Dismiss Notice
Join Physics Forums Today!
The friendliest, high quality science and math community on the planet! Everyone who loves science is here!

The Ultimate In Hypocrisy

  1. Jun 24, 2005 #1

    Art

    User Avatar

    Having gone to war on the grounds that Iraq had illegal weapons, US forces are using illegal chemical weapons against Iraqis. The US gov't lied to their allies last January when asked by the British gov't if allegations of it's use of Napalm or similar substances (which was banned by the UN in 1980) were true.

    http://news.bbc.co.uk/1/hi/uk_politics/4116262.stm

    And more hypocrisy

    http://en.wikipedia.org/wiki/The_United_States_and_weapons_of_mass_destruction
     
    Last edited: Jun 24, 2005
  2. jcsd
  3. Jun 24, 2005 #2

    brewnog

    User Avatar
    Science Advisor
    Gold Member

    Where does that article state that the US are using illegal chemical weapons against Iraqis, and what does napalm (which wasn't used) have to do with chemical weapons anyway?
     
  4. Jun 24, 2005 #3

    FredGarvin

    User Avatar
    Science Advisor

    The firebombs are pretty much napalm. It's a combustable gel munition. I had no idea they were treated as a chemical weapon though. I see no reason for them to be trated any differently than, say a cluster bomb. I fail to see what the big to do is with the Brits other than someone not knowing we used some.
     
  5. Jun 24, 2005 #4

    Art

    User Avatar

    Mark 77 firebombs which are the new improved form of napalm.
    As I stated the UN (yes that same group who the US govt says it's rulings are sacrosanct providing they concur with the US gov't opinions of course) declared fuel-gel mixture munitions illegal in 1980.

    http://www.sundaymirror.co.uk/news/...694&headline=fallujah-napalmed-name_page.html

    http://www.zmag.org/content/showarticle.cfm?SectionID=15&ItemID=6772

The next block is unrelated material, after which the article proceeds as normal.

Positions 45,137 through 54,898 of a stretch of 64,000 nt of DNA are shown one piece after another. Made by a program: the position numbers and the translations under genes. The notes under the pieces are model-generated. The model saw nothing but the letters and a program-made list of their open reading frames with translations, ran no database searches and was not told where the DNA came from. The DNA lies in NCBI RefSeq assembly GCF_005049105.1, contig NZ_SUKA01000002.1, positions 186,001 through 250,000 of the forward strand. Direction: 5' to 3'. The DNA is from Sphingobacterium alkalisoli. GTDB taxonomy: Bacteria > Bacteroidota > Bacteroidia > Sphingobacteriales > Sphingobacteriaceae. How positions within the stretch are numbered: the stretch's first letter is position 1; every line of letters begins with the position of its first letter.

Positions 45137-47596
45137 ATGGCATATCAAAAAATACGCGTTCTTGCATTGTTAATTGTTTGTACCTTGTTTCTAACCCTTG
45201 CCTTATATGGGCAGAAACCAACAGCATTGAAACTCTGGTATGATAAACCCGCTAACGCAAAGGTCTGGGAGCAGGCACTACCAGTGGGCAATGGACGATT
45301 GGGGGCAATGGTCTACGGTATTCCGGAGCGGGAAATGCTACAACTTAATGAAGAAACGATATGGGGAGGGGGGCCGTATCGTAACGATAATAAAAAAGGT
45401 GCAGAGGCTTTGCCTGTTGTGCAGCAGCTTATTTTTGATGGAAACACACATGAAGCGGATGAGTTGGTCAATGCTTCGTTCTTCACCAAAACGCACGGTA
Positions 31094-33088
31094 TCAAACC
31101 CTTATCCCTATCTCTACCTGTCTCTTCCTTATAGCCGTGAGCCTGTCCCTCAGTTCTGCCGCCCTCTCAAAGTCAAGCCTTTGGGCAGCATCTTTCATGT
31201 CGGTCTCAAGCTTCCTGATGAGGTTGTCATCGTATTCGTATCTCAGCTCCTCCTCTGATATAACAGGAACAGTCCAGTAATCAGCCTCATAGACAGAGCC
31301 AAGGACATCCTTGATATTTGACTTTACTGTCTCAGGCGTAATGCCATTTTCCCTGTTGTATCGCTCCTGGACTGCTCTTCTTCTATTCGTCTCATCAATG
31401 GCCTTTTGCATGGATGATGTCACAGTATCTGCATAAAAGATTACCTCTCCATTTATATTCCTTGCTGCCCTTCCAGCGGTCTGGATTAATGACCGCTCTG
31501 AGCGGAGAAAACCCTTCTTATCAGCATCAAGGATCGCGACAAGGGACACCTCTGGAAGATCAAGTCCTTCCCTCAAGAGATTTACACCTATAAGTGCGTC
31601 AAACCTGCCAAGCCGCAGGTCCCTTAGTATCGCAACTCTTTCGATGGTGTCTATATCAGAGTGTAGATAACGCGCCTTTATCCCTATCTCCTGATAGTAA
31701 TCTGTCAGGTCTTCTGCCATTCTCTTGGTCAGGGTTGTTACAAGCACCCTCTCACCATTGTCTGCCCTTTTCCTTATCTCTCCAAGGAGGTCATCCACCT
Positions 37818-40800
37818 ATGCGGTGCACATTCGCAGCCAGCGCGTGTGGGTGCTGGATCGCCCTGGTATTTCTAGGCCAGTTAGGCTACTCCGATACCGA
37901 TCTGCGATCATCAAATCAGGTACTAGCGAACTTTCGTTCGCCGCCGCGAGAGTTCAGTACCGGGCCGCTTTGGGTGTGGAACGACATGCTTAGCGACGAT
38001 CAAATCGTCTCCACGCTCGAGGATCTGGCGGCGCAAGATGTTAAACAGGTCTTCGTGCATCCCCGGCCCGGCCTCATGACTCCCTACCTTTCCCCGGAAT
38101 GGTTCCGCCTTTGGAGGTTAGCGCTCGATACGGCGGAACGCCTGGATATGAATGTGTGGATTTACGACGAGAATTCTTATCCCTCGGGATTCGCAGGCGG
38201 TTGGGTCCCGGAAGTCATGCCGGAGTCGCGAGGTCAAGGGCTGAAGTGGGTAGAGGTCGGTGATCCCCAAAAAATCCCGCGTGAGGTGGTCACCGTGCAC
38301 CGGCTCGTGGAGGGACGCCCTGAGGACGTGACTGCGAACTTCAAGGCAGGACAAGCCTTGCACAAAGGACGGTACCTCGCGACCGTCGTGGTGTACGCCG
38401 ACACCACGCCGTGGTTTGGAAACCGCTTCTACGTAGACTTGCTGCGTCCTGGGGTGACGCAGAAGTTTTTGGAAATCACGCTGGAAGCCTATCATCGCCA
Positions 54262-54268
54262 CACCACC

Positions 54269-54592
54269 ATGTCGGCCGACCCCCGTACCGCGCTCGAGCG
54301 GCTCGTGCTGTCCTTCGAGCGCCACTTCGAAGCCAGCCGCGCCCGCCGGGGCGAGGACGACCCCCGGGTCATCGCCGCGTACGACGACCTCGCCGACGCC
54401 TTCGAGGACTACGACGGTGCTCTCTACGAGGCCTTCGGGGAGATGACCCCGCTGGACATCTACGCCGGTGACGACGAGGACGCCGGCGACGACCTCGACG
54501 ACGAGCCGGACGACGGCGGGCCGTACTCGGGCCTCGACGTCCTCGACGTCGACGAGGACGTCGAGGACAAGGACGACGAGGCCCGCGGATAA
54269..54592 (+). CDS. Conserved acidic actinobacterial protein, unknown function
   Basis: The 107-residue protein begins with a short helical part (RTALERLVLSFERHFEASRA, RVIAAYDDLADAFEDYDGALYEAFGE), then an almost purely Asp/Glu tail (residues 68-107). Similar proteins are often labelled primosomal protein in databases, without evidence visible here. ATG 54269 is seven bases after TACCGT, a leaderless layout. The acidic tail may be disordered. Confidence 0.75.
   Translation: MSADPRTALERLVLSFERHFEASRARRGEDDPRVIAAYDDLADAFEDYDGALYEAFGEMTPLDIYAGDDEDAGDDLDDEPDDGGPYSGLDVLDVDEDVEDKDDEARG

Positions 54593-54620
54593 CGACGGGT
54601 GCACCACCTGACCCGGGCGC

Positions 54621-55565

http://www.greenleft.org.au/back/2005/619/619p15b.htm

    BTW What do you think chemical weapons are??
     
    Last edited: Jun 24, 2005
  6. Jun 24, 2005 #5
    Chemical weapons are 'usually' defined as those causing damage upon contact with the gaseous, solid, or liquid form of the weapon. In this case, Napalm does not do the damage by itself. The combustion of the napalm does the damage---the fire is what hurts not the isolated chemical.

    Napalm would be a horrendous way to bite the bullet IMO and I see no reason to use it in Iraq. There are too many horror stories concerning the use of Napalm as a weapon and a defoliant in Vietnam. Granted death from above instead of send GI's into the heat of battle is preferred. Kill the bad guys but don't give them the same opportunity is the standard OP. Call be crazy, if we have a good enough clue as to the location of the bad guys then it seems a conventional munition would suffice.

    The use of Napalm here is kind of funny though (ironic funny not ha ha funny) because it does apparently violate UN mandates(I'll look into this when I get a chance). The question becomes is the US a signatory on the particular treaty banning the use of Napalm?
     
  7. Jun 24, 2005 #6

    brewnog

    User Avatar
    Science Advisor
    Gold Member

    Sorry, I missed you stating that!

    Weapons whose primary method of action do not involve explosive force (nerve agents, like sarin and VX, blood agents like HCN, lachrymatory agents like tear gas, blister agents like mustard, plus a few other classes.) I had no idea that napalm was considered to be a chemical weapon, I just thought it was an incendiary.


    Edit: I've just seen that napalm is not classed as a chemical weapon according to Wiki:

    In any case, nobody's disputing the rather nasty effect of napalm (and its relatives which don't appear to have been specifically banned).
     
    Last edited: Jun 24, 2005
  8. Jun 24, 2005 #7
    i never heard any of this stuff on a major news station, not even the liberal ones. are you sure that this stuff is true? some of your sources look like radical liberal mags/tabloids. i am sure that if it was true, it would be all over newsweek CNN BBC the NY times etc.